Give us a little more information and we'll give you a lot more relevant content
Your child's birthday or due date
Girl Boy Other Not Sure
Add A Child
Remove A Child
I don't have kids
Thanks For Subscribing!
Oops! Something went wrong. Please contact

This Vintage Simpsons Clip Shows Some of the Best Parenting Ever on TV

Marge Simpson, role model for parents everywhere.

The Simpsons predicted X” stories have popped up so often over the years that they’re a running joke. The latest came just last week when Kamala Harris wore an outfit to the inauguration that closely resembled what Lisa wore in a flash-forward episode in which she was president. These stories are fun, if repetitive, good for a momentary distraction from the real world.

But the latest vintage Simpsons clip that’s come to our attention wasn’t unearthed because of its eery similarity to current events. Rather, it attracted attention for one of the things that made the show, particularly in its golden age, so damn good: The Simpsons are a real family made up of characters that care about one another — a fact that makes the show easy for viewers to invest emotionally in.

The episode in question is “Moaning Lisa,” the sixth episode of the show. After a spell of depression leads her to act out at school, Lisa finds inspiration playing with jazz musician Bleeding Gums Murphy. Her mother Marge finds her and takes her away, simply because she doesn’t understand how Bleeding Gums can help her daughter.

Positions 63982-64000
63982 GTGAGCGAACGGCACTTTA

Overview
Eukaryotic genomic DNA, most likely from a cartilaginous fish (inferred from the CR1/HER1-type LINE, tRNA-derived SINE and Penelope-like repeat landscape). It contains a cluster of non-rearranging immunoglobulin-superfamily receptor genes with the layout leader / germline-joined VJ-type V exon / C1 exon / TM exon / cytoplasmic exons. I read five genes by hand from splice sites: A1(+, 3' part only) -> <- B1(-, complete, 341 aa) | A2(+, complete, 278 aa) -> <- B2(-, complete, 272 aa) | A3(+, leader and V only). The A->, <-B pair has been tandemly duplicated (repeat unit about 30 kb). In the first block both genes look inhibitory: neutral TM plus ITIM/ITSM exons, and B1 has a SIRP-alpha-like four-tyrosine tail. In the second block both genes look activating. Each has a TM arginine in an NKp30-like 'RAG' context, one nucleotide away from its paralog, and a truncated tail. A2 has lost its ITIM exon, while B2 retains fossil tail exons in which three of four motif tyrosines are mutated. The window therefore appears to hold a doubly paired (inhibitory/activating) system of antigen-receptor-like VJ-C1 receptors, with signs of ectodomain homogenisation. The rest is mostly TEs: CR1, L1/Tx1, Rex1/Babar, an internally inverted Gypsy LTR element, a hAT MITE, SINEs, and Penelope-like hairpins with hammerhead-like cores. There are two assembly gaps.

The excerpt that’s blowing up on r/videos opens with Marge subsequently dreaming of a scene from her own childhood in which her mother makes her put “a happy face on because people know how good a mommy you have by the size of your smile,” even if it’s fake. The next day, she gives her daughter the same advice, to smile even if she doesn’t feel like it, in the car on the way to school.

“It doesn’t matter how you feel inside, you know. It’s what shows up on the surface that counts. That’s what my mother taught me: Take all your bad feelings and push them down, all the way down, past your knees until you’re almost walking on them. And then, you’ll fit in! And you’ll be invited to parties! And boys will like you! And happiness will follow!”

It’s very bleak.

Lisa obediently plasters on a fake smile and exits the car. She runs into two of her classmates in front of the school. Marge hears their conversation, in which Lisa’s smile is complemented and she is seemingly accepted into the group (“I used to think you were some sort of a brainiac, but I guess you’re OK”). An invitation to come over after school quickly sours when it comes with a request to do the inviting kid’s homework. As Lisa agrees, it’s Marge’s turn to frown from the car. Mr. Largo, the music teacher, approaches and makes matters worse.

“Ms. Simpson, I hope we won’t have a repeat of yesterday’s outburst of unbridled creativity,” he says.

“No, sir,” Lisa replies meekly.

Having reached her breaking point, Marge throws the car into gear and whips it around, tires screeching. She yanks Lisa back into the car and rectifies her mistake.

“Lisa I apologize to you, I was wrong, I take it all back. Always be yourself. You wanna be sad, honey, be sad. We’ll ride it out with you, and when you get finished feeling sad, we’ll still be there. From now on, let me do the smiling for both of us.”

Lisa beams, prompting Marge to say “I said you could stop smiling, Lisa.”

“I feel like smiling,” Lisa replies, ending the scene rather perfectly.

The message Marge ultimately delivers to Lisa is akin to the one Fred Rogers sang in “What Do You Do With the Mad That You Feel?” But the message to parents, that you can and should admit when you’re wrong and not just assume that the way you were raised was correct, is just as resonant, particularly for those whose Simpsons fandom has now lasted from their Lisa to their Marge years.